Microsoft warns it will end support for key products, including Windows 7

According to a recent ZDnet article, Microsoft has warned of an end to tech support for certain key products, including Windows 7, Office 2010 SP1, and Windows Server 2003. “Mainstream” support for Windows 7 is scheduled to end January 13, 2015, while support for some key products will end as early as October 14, 2014. (For a full list of the Microsoft products reaching the end of support in over the next six months, click here.)

Windows 7, released in 2009, is the world’s most popular operating system, far outselling Windows 8, which was launched in 2012. In fact, when XP support ended this April, more people chose to migrate to Windows 7 than the newer Windows 8. But Microsoft will stop “mainstream” support in January for Windows 7 and transition to “extended” support, which typically includes free security fixes but other types of updates are paid and require specific licensing deals. While there is a grace period, if you are running Windows 7, a recent Forbes article warns that you need to be sure you are running the Windows 7 Service Pack 1 to access the extended service.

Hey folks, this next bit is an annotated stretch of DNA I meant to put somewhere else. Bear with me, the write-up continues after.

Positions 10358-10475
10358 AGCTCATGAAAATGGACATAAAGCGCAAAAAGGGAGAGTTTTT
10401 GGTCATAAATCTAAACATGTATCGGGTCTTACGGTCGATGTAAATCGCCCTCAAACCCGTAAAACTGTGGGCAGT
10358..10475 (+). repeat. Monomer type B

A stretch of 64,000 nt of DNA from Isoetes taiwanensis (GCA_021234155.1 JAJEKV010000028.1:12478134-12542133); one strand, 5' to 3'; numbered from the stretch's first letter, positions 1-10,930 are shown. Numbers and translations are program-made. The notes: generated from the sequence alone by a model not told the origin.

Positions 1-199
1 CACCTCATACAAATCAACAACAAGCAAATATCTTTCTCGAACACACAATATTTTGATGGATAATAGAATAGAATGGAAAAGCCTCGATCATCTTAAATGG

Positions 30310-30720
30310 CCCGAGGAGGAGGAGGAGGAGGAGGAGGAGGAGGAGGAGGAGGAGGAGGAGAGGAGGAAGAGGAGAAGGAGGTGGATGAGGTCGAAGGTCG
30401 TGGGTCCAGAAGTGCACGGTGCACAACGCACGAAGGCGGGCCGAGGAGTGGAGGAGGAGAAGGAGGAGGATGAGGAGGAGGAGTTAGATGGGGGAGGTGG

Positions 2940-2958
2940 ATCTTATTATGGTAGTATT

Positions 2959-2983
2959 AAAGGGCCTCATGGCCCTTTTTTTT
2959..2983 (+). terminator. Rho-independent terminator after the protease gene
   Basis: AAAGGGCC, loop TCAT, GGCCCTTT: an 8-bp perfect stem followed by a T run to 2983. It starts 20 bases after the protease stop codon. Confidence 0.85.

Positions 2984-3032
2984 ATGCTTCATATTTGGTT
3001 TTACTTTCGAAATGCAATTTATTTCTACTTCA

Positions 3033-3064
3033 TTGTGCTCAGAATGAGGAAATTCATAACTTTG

So now that “mainstream” support for Windows 7 ends in 6 months, Microsoft will likely turn its energy to developing and introducing the next best thing. So what should we expect from Microsoft in the coming months?

According to Channelnomics: “Microsoft may hint at the forthcoming Windows 9, codename: Threshold, which is expected to hit the market in early 2015…Like Windows 7 was a correction to Vista, Windows 9 will likely be a make-good on Windows 8. It’s rumored the new version will sense the type of device in use, booting into either a traditional desktop mode or touch-enabled interface.”

As we have been saying, technology now becomes obsolete at an increasing pace. For example, XP support stopped earlier this year and Microsoft is Windows 7 is being phased out after only 5 years. Now more than ever, businesses need to reevaluate their technology replacement cycle in order to avoid the risks of obsolete or aging technology (see Sinu blog from earlier this year). As a start, plan your company’s operating budget assuming a 3-4 year lifespan for your hardware devices. Use the Sinu Store as a guideline of what today’s devices cost and plan to replace 20-30% of your company’s devices yearly to ensure no device is more than 4 years old. (To access the Sinu Store, go to Sinu Support and click the STORE tab on the far right.) If you plan according to the lifecycle now dictated by today’s technology industry, your business will be healthier, your team more productive, and your budget will have fewer surprises.